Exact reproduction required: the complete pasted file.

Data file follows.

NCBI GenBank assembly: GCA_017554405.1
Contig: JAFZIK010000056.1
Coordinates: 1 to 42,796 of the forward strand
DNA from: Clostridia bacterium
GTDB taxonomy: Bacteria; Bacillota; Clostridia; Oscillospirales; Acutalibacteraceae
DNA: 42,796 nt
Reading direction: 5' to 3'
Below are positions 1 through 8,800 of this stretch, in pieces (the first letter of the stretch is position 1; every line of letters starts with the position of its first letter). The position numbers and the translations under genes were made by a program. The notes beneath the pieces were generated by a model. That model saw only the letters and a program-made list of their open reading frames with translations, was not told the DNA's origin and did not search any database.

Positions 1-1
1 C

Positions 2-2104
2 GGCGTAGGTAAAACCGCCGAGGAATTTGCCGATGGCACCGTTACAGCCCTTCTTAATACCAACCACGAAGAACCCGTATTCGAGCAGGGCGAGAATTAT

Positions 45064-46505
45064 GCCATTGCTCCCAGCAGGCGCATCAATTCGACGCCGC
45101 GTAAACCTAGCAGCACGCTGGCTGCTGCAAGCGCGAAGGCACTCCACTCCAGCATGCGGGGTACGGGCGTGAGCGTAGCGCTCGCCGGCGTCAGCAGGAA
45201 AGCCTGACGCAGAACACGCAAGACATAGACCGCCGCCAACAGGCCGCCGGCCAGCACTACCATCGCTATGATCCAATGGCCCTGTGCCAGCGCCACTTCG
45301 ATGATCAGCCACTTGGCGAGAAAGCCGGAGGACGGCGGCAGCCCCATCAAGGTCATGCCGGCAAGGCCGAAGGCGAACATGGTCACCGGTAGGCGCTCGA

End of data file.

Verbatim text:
NCBI GenBank assembly: GCA_017554405.1
Contig: JAFZIK010000056.1
Coordinates: 1 to 42,796 of the forward strand
DNA from: Clostridia bacterium
GTDB taxonomy: Bacteria; Bacillota; Clostridia; Oscillospirales; Acutalibacteraceae
DNA: 42,796 nt
Reading direction: 5' to 3'
Below are positions 1 through 8,800 of this stretch, in pieces (the first letter of the stretch is position 1; every line of letters starts with the position of its first letter). The position numbers and the translations under genes were made by a program. The notes beneath the pieces were generated by a model. That model saw only the letters and a program-made list of their open reading frames with translations, was not told the DNA's origin and did not search any database.

Positions 1-1
1 C

Positions 2-2104
2 GGCGTAGGTAAAACCGCCGAGGAATTTGCCGATGGCACCGTTACAGCCCTTCTTAATACCAACCACGAAGAACCCGTATTCGAGCAGGGCGAGAATTAT

Positions 45064-46505
45064 GCCATTGCTCCCAGCAGGCGCATCAATTCGACGCCGC
45101 GTAAACCTAGCAGCACGCTGGCTGCTGCAAGCGCGAAGGCACTCCACTCCAGCATGCGGGGTACGGGCGTGAGCGTAGCGCTCGCCGGCGTCAGCAGGAA
45201 AGCCTGACGCAGAACACGCAAGACATAGACCGCCGCCAACAGGCCGCCGGCCAGCACTACCATCGCTATGATCCAATGGCCCTGTGCCAGCGCCACTTCG
45301 ATGATCAGCCACTTGGCGAGAAAGCCGGAGGACGGCGGCAGCCCCATCAAGGTCATGCCGGCAAGGCCGAAGGCGAACATGGTCACCGGTAGGCGCTCGA